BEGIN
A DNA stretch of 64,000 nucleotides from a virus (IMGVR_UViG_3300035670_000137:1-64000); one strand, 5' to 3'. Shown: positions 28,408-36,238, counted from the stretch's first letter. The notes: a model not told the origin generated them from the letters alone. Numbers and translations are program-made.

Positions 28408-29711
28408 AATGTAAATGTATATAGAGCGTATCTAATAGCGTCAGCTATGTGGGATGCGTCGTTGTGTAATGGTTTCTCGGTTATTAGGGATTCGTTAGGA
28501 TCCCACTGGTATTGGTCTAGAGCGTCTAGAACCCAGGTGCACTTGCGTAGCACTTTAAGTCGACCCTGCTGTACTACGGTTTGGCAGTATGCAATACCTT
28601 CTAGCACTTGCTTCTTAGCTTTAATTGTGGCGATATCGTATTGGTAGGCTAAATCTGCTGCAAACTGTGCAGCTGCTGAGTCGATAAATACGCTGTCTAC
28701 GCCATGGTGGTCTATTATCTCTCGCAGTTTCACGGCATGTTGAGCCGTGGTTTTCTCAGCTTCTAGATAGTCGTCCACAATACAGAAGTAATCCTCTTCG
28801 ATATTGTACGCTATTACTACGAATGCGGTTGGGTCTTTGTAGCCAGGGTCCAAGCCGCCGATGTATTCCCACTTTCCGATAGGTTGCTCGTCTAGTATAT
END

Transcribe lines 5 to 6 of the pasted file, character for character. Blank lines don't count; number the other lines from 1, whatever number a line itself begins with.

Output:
28601 CTAGCACTTGCTTCTTAGCTTTAATTGTGGCGATATCGTATTGGTAGGCTAAATCTGCTGCAAACTGTGCAGCTGCTGAGTCGATAAATACGCTGTCTAC
28701 GCCATGGTGGTCTATTATCTCTCGCAGTTTCACGGCATGTTGAGCCGTGGTTTTCTCAGCTTCTAGATAGTCGTCCACAATACAGAAGTAATCCTCTTCG